“This disease is a chronically relapsing disease and cyclophosphamide has been effective in the past. But if you have to be exposed to cyclophosphamide repeatedly over a disease span that goes for many, many years, you accumulate a significant dose exposure,” says Dr. Specks. “And with an increased dose exposure comes a substantially increased risk of bladder cancer and other cancers. Rituximab is an alternative agent not associated with this risk and that represents a significant advance for patients.”

A disadvantage of rituximab is likely to be cost, as biologics are generally much more expensive than older immunosuppressive drugs.

Rheumatologist Teresa K. Tarrant, MD, an assistant professor of medicine at the Thurston Arthritis Research Center and University of North Carolina School of Medicine in Chapel Hill, says that by following patients in this study for a longer period of time, researchers are able to offer important information about remission and disease relapse with respect to the two different treatment strategies. But she says that because safety data was similar in both groups, this study does not guide doctors and patients to which treatments are better for which patients.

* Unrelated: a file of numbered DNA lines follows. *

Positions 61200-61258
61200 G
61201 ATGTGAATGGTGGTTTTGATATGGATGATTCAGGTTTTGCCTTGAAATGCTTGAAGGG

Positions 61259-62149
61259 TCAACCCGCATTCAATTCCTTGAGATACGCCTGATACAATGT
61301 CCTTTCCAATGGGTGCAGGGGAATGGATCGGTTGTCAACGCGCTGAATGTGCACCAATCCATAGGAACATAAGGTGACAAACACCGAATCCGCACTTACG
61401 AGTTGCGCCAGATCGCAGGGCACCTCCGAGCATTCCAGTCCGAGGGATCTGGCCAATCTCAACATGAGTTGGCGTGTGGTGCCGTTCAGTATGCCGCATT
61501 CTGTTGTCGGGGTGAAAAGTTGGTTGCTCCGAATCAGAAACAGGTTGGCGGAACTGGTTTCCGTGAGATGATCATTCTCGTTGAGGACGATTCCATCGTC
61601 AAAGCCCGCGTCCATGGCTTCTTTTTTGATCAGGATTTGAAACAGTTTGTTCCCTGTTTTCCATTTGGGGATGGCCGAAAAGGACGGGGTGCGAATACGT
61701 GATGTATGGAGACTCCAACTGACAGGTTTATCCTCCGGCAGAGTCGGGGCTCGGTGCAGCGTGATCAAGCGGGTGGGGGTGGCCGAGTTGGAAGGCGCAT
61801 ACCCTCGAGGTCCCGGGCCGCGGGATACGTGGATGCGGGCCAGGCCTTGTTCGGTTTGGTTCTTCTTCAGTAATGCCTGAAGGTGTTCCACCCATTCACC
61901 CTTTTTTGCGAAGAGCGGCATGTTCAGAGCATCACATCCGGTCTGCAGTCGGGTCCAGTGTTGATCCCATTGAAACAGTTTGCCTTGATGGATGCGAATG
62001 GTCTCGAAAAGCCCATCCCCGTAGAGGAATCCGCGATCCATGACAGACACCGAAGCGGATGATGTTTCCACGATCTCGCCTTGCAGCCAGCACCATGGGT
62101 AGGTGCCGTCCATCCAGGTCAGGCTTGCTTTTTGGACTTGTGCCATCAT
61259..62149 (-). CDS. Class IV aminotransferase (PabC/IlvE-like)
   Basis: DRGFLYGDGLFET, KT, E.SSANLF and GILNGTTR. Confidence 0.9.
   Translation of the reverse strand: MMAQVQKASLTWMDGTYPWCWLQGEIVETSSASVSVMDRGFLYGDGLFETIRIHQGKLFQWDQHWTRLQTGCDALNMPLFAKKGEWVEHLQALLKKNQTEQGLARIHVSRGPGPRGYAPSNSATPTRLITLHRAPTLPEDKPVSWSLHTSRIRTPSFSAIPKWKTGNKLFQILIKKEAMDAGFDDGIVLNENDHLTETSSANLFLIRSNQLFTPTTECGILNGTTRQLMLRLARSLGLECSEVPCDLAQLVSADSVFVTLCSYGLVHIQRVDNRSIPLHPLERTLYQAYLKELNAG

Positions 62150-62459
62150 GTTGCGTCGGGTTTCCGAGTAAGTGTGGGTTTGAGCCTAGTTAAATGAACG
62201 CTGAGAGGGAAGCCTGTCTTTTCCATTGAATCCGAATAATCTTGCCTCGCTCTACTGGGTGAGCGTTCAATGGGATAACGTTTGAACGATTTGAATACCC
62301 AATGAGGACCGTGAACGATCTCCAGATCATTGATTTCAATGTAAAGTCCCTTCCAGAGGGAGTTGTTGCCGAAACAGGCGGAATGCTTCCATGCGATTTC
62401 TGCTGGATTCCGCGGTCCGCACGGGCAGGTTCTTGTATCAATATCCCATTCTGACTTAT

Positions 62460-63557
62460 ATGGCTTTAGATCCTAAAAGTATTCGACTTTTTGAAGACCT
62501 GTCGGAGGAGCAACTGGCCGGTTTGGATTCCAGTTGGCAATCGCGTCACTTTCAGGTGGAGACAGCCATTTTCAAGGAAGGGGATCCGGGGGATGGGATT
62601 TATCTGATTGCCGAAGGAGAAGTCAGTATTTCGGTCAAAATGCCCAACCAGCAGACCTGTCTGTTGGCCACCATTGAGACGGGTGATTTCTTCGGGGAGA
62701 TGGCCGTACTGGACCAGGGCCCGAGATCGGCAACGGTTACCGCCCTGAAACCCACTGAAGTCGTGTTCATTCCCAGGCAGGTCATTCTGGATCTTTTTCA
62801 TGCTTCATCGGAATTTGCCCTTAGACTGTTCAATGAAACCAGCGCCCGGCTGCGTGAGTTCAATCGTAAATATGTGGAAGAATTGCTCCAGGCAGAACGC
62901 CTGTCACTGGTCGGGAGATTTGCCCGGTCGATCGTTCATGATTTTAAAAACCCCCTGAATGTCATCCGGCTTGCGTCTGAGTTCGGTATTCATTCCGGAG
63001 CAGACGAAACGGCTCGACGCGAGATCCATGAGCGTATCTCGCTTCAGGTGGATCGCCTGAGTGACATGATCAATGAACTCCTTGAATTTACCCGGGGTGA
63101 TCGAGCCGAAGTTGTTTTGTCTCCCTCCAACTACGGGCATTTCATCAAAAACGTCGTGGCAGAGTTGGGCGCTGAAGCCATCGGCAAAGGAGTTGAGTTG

“The trial does provide meaningful, more long-term data about an additional therapeutic approach for [AAV] patients that compares favorably to standard therapy,” Dr. Tarrant says. But she also notes that, “the most severely ill patients with [AAV] were excluded from the trial, so there is still limited information in how best to treat these patients.”  

Dr. Specks says the next phase of research will look at remission maintenance. “We don’t quite know which patients will ultimately relapse after rituximab or which patients will not relapse. We don’t have good biomarkers for that,” he explains.

Dr. Tarrant agrees this is an important area of focus going forward. “Larger and longer studies are still needed to answer questions about which patients, if any, may better respond to rituximab or cyclophosphamide and azathioprine,” she says. “Many patients achieved remission, but over half had a recurrence of their disease at 18 months. It will be important to study treatments in relapsed patients to see if repeated doses of rituximab are as successful.”

The study was funded in part by the Immune Tolerance Network, a research consortium sponsored by the National Institute of Allergy and Infectious Diseases, which is part of the National Institutes of Health, as well as Genentech and Biogen Idec, the maker of rituximab.